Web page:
Bishop Michael Nazir-Ali gave one of the Keynote Addresses for the Forward in Faith Assembly.  Regarding the new initiative he was warm, supportive and critical:  (i)  warm, because of the generosity of the Holy Father’s offer.  The bishops of the Church of England have not heard our concerns, but the Pope has.  (ii) supportive, because of the new ecumenical vista opened up around the world, and (iii) critical, because of the need to examine whether our patrimony will be adequately continued and protected.  For example, although married clergy are provided for, bishops must be celibate.  Where then will our bishops come from?  How can our communities in the ordinariates be shepherded by men who are not bishops?  Is the basis for our common faith to be the consensus of the first millennium?  It is essential to bring the whole of our Anglican experience into any new relationship with Rome.  Bishop John Hind encouraged a “full harvesting of the fruits of ARCIC,” and a “hermeneutic of reform and renewal in continuity” to replace the “hermeneutic of discontinuity.”

In his final address, Bishop John Broadhurst called the Vatican initiative an ecclesial answer to an ecclesial question.  “How can we be in communion with the Holy See and continue as Anglicans?”  We are part of a staggering development, but we have issues to deal with, not least in our own ranks, in strengthening our ties with the FCA and other evangelicals, and in coming to grips with what our patrimony is.  Let us express our gratitude, examine the initiative thoroughly and keep everything together.

One interesting observation was that as we go forward in our response, we will find that Rome is not a static entity.  Rome is already being reshaped in some profound ways in its expanding contacts with the Orthodox, who, for example, do not necessarily regard celibacy for bishops as an article of faith.   Rome may embrace yet more elements of communion theology and conciliar governance, or allow others to do so.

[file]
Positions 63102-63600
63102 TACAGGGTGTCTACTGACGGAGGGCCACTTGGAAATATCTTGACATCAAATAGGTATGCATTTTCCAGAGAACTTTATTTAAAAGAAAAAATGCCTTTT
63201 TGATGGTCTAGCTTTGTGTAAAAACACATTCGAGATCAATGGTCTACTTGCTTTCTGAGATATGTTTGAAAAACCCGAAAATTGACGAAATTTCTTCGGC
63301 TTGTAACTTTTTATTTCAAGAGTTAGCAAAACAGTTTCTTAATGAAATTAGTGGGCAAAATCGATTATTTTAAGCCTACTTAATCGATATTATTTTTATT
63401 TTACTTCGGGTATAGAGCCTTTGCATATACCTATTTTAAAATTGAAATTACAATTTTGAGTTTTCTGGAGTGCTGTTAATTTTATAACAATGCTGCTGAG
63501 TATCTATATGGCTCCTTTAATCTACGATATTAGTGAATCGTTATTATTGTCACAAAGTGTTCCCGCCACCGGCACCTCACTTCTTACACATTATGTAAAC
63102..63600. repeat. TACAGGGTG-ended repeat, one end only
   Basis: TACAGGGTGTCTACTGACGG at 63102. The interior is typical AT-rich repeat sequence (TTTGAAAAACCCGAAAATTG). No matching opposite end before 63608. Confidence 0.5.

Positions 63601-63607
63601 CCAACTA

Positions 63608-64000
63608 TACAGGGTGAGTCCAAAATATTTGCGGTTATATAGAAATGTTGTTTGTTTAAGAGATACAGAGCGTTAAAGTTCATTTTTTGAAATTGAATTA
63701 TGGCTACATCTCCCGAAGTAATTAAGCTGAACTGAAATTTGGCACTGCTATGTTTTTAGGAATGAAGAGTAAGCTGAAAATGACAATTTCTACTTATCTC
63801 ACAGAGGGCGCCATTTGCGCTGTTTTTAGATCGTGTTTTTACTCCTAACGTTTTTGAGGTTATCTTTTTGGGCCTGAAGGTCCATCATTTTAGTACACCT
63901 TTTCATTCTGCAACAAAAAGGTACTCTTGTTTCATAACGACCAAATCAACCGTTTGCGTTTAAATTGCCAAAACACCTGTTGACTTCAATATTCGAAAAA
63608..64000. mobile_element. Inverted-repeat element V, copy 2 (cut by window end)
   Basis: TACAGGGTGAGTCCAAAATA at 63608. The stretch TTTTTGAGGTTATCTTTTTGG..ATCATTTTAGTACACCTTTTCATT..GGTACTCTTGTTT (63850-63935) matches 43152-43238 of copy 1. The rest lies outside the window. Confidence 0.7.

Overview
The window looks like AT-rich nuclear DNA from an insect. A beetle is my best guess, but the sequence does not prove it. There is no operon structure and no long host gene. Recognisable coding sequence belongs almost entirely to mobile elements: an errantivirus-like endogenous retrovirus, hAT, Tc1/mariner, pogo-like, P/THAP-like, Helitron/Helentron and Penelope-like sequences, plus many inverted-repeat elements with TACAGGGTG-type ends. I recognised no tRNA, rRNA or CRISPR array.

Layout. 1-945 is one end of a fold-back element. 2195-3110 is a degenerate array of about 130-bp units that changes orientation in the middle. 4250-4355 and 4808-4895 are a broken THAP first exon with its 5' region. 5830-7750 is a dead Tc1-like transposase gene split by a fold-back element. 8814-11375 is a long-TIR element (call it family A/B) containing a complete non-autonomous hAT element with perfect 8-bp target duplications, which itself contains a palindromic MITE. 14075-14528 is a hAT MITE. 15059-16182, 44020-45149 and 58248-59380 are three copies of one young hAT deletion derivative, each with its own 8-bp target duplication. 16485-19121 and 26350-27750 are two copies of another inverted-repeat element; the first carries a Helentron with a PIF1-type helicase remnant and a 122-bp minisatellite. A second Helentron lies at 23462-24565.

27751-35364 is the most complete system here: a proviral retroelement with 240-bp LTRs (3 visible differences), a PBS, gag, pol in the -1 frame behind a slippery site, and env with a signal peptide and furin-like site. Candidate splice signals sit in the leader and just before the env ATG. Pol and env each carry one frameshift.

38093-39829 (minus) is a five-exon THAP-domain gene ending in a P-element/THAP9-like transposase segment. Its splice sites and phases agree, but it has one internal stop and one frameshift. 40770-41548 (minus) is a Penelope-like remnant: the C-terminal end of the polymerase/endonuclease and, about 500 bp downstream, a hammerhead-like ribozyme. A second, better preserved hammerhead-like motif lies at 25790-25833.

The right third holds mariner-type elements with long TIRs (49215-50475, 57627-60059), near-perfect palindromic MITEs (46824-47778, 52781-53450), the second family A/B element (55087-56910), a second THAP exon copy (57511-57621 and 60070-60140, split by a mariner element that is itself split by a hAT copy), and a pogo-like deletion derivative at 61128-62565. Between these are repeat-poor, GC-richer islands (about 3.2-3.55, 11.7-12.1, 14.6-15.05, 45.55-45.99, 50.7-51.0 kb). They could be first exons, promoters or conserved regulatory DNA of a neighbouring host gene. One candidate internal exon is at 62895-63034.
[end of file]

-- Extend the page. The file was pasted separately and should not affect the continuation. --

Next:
“Behold, I have set before thee an open door, and no man can shut it.”  The Holy Spirit is doing a mighty work in our time to gather Christian communities in Christ.  The Mission Province in Sweden is expanding, especially in Finland, and will consecrate two new bishops next year.  I had fruitful conversations with Bishop Göran Beijer, and concelebrated with him at St. Stephen’s Koinonia in Stockholm.  There were also opportunities to visit Fr. Folke Olofsson, the Benedictines at Östanbäck Kloster in Sala, the Sisters of the Holy Spirit in Alsike and the Franciscan sisters near Gothenberg.  In England, Fr. Geoffrey Neal put me in closer touch with Fr. Francis Gardom, the Parish of St. Peter’s, Bushey Heath, and the Anglican Association, a think-tank for researching our Anglican patrimony.  Our contacts with the Lutheran Church, Missouri Synod, can be expanded, through Dr. Samuel Nafzger in St. Louis, and others.

The Vatican announcement can be seen at  As details are made available, let us be engaged in patient discernment in studying this  offer, but not be distracted by it, as we set about the vital work of setting our own house in order.  “Behold, I come quickly:  hold that fast which thou hast, that no man take thy crown.  Him that overcometh will I make a pillar in the temple of my God, and he shall go no more out:  and I will write upon him the name of my God, and the name of the city of my God, which is new Jerusalem, which cometh down out of heaven from my God:  and I will write upon him my new name.  He that hath an ear, let him hear what the Spirit saith unto the churches.”  +PCH